Hillel Cooperman loves LEGO. He loves them, and you can tell in his presentation, his energy, his mannerisms, his story, his expressions, and the frenetic way he bounds around the stage. Watch his talk, Legos for grownups (Yes, I know LEGO is pluralized improperly there, it’s their mistake, not mine), and enjoy his passion for LEGO, even if they’re not really your thing. Then, think about what makes you that excited, and take some inspiration from Hillel’s passion and act toward your passion.
Thank goodness you can’t bruise from imaginary pinches. I’ve been pinching myself in my head for a couple of weeks now, and I’m sure the number of imaginary pinches my arms will be enduring over the next month would cause serious damage if I were to actually pinch myself.
I’m pinching myself because I still can’t believe I’ll be attending the TEDActive conference at the end of this month. From watching my first TED talk a couple years ago, to attending and helping organize the TEDxDetroit conference here, attending one of the main, official TED conferences has been a lofty lifetime goal. I didn’t think I would get to actually go until maybe my thirties, and certainly not as a college sophomore, but through some hard work, the generosity of many, the permission of a few, and major budgeting and fundraising, I will be attending my first TEDActive three weeks from today!
TEDActive is the sister conference to the main TED in California. It is hosted at the same time as TED and in a city not too far from Long Beach, the home of TED. TED Activators watch simulcasts of the talks in a more casual and hands-on setting, also attending workshops and events to encourage an even greater exchange of “ideas worth spreading.” I am looking forward not only to watching the talks, which you can often find on their website, but experiencing the entire conference with people who are just as, if not more passionate about sharing knowledge, information, and fun as I am.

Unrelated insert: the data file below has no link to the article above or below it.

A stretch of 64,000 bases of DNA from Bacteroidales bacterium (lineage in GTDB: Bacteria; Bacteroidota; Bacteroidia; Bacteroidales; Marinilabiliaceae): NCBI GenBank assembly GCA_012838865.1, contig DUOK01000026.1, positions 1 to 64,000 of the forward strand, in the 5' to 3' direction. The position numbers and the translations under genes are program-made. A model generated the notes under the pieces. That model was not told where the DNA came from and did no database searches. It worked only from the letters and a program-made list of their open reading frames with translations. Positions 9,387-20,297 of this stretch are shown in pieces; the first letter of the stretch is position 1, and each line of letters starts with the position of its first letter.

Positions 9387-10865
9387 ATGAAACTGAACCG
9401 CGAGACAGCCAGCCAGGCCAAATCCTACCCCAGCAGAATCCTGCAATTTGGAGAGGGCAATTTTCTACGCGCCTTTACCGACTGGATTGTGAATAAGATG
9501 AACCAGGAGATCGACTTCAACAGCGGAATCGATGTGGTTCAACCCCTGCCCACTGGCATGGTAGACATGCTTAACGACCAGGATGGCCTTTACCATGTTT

For the next three weeks, I will be getting ready for the conference here, sharing updates on my preparation and a TED video each day. Some of the videos are on my list of favorites, some are from the local, independently organized TEDxDetroit, and others are significant talks with big ideas already making an impact on the world. I wish I could take everyone to TEDActive with me, to feel the excitement and experience of the conference, but I can at least prepare for it with you and share my own experience!
Today’s video is a quick and entertaining primer on TED and TEDx. Watch it to learn a little about how TED works, and come back tomorrow for more videos and conference talk!
Bonus video: You can watch a special preview of the TEDActive conference from TED on their website.
You can take as many college prep courses as your school offers, read as many college guides as your library owns, and read as many college blogs as the internet contains, but nothing can truly prepare you for this:
THE FIRST WEEK OF HOMEWORK
I thought I came to college prepared. I knew that there would be a lot of homework, and especially a lot of reading. I knew I could handle it. Then I got to it.
I did finish everything. It just caught me off guard with exactly how much there was. Looking at it again, and thinking about how much time it actually took, it really isn’t a lot. I know my friends who are taking engineering classes or going into pre-med are reading so much more than I am , and I really shouldn’t complain.
This has been my first shock of truly finding the differences between high school and college. What was your big college shock, the one that said, “I don’t care how much you have prepared, the next four years are going to be totally different from everything you thought they would be?”